"Palm Springs - I Love You, you mean so much to me, that warm sunshine above you, just sets my spirit free" -- Danney Ball, Palm Springs I Love You
Palm Springs is a reference to both the native California fan palm and an older Spanish name for the region ("The Palm of Gods Hand") is the kind of city that can exist only in California: a mess of neon lights and kitschy hotels sitting next to stunning modernist architecture and gorgeous desert landscapes. Originally a Native American settlement a gazillion years ago, the growth of Palm Springs coincided with the growth of Hollywood in the 1900s, when movie stars sought to escape L.A.'s noise for this idyllic desert location. As a city, Palm Springs was imagined in the afterglow of The Big Orange to the west, which is why the area is unapologetically kitschy and unashamedly extravagant. Where else in the world are you going to find a 20-foot statue of Marilyn Monroe in her famous white dress?
Moving to Palm Springs
Moving to Palm Springs is easy: just pack your bags, get on the I-10 from Los Angeles and drive east toward Palm Springs. Of course, this being Los Angeles, you will have a hard time finding an empty stretch of highway leading out of the city. Depending on the traffic, the 107-mile ride should take you nearly 3 hours. The good part is that once you leave Tinseltown behind, youll be greeted with the breathtaking sight of Mount San Jacinto and the neon glow of Palm Springs beyond.
How much will you have to pay?
For a city that has more tourists than Times Square and a higher chance of running into Frankie Muniz or Tom Skerritt than any other town in the country (barring L.A., of course), rental prices in Palm Springs are rather affordable, especially if you are comfortable moving into a smallish, sun-soaked condo. Rental prices vary by neighborhood, though the closer you get to the mountains at the city’s western edge, the higher rent you’ll have to pay. There is an exception, however: rental prices near the golf-courses along the city’s eastern edge can be extremely high as well. No matter what you end up paying in Palm Springs, just keep in mind that you could be living on the same street that Judy Garland, Cary Grant and Ava Gardner once called home.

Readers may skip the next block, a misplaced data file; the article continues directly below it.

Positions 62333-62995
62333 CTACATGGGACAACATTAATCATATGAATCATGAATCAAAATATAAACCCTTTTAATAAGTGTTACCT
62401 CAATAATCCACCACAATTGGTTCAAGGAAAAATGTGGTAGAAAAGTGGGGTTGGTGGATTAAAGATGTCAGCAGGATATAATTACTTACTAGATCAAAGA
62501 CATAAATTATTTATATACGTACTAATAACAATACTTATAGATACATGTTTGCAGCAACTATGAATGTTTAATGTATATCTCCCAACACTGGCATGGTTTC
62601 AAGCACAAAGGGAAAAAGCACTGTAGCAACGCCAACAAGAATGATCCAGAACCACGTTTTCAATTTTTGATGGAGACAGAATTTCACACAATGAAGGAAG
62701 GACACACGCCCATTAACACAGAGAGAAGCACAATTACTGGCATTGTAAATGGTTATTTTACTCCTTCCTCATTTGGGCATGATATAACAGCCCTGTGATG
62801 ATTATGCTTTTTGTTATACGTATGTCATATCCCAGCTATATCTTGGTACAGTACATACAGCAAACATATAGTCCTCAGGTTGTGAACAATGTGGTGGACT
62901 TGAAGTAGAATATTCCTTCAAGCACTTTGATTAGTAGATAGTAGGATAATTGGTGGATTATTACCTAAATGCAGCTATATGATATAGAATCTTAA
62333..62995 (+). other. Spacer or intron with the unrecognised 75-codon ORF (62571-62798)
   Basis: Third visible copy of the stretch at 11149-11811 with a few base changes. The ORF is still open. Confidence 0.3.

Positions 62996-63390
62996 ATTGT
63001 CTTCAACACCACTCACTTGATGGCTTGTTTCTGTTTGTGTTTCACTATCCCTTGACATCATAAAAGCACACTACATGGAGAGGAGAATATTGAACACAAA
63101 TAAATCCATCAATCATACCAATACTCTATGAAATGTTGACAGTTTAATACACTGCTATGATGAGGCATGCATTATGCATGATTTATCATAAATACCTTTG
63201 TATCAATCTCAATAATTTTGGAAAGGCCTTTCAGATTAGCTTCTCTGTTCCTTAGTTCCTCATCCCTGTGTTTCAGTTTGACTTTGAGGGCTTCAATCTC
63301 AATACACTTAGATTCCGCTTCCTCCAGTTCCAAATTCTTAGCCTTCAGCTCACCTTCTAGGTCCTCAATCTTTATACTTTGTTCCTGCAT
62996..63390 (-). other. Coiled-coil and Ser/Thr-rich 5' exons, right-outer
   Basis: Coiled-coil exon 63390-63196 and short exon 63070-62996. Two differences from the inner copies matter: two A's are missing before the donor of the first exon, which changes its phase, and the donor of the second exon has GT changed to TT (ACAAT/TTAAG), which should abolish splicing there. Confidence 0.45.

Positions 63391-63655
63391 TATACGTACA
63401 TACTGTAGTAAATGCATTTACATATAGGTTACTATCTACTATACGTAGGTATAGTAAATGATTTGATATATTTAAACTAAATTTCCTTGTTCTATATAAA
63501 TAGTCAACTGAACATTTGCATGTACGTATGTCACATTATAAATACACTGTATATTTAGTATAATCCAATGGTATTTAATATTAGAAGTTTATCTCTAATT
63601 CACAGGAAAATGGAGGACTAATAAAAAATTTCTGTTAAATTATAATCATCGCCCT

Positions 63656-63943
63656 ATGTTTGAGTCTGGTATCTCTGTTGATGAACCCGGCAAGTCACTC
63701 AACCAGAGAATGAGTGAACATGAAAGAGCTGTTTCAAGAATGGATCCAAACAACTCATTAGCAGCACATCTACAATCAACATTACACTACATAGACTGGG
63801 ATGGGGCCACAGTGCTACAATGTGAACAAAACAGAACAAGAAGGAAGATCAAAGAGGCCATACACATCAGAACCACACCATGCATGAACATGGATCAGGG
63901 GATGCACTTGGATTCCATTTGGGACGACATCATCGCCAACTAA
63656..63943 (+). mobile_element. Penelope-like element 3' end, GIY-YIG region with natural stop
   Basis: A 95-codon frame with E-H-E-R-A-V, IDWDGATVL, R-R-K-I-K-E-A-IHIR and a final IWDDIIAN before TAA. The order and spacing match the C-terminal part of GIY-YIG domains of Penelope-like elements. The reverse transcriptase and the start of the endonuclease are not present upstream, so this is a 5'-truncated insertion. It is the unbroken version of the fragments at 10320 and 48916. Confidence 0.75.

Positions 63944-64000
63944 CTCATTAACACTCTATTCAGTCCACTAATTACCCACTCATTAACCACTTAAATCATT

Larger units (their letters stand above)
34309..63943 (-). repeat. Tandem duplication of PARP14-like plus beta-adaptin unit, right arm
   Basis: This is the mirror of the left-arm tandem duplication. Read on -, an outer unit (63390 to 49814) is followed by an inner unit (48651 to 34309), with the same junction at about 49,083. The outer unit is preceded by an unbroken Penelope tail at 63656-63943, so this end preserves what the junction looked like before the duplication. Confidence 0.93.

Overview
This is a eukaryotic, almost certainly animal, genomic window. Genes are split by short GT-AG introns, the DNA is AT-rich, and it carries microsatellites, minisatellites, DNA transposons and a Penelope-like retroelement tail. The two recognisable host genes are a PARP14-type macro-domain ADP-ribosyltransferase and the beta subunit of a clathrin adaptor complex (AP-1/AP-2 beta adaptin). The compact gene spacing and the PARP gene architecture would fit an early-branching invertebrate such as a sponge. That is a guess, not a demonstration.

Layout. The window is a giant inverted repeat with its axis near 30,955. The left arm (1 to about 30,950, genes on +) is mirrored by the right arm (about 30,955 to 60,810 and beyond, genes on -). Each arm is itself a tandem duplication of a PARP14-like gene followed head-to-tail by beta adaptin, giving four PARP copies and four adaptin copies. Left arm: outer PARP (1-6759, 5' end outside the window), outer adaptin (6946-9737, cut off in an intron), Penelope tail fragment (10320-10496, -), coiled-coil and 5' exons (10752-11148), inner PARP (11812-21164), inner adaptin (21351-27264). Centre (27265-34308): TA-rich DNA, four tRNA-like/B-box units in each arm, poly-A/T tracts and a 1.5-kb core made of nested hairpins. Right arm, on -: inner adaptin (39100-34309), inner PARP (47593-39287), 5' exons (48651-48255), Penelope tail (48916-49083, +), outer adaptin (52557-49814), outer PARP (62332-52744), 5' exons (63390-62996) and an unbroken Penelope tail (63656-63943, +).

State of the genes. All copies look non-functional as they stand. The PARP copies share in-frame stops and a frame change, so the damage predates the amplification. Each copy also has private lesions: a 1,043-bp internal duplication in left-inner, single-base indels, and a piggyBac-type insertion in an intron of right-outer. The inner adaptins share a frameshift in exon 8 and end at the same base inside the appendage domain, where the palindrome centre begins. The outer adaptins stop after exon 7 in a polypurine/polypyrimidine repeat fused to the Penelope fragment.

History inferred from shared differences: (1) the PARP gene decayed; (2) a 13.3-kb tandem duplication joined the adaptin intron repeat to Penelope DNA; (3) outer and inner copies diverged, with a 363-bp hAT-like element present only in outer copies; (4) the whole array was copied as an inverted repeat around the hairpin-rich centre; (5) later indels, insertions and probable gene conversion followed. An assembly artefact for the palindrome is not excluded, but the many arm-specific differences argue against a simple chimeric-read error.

When should you start looking?
Like everything else on the West Coast, house hunting in Palm Springs is a pretty relaxed affair (which, to New Yorkers, is about as extraordinary as a talking pet giraffe). Youll need the regular stuff, of course income proof, identity proof, a half-decent credit history but you’ll find Palm Springs landlords a decidedly laidback breed. That is to say, it’s going to be more Silent Bob than Jay. In terms of moving season, it’s best to avoid spring when the town has more students than the OSU campus. Droves of Canadian tourists flock to the city during the summer, so its best to avoid this season as well, unless you like to hear Bryan Adams and a lot of apologies (sorry). Winter, on the other hand, is relatively quiet; the tourists crawl back into the woodwork, the students head back to UCLA/USC and the movie stars get busy vacationing in the Caymans (the A-list, at least!) making it the best time to get a pad in Palm Springs.
Palm Springs Neighborhoods
Palm Springs can be neatly broken down into three chunks: one for the celebrities, one for the retirees, and one for everyone else. Like wildebeests on the Savannah, celebrities tend to group together in the same neighborhoods, usually the Indian Canyons, the Mesa, or the Movie Colony. Wealthy retirees, on the other hand, pick neighborhoods like the Ruth Hardy Park. The rest can pick places like Los Compadres.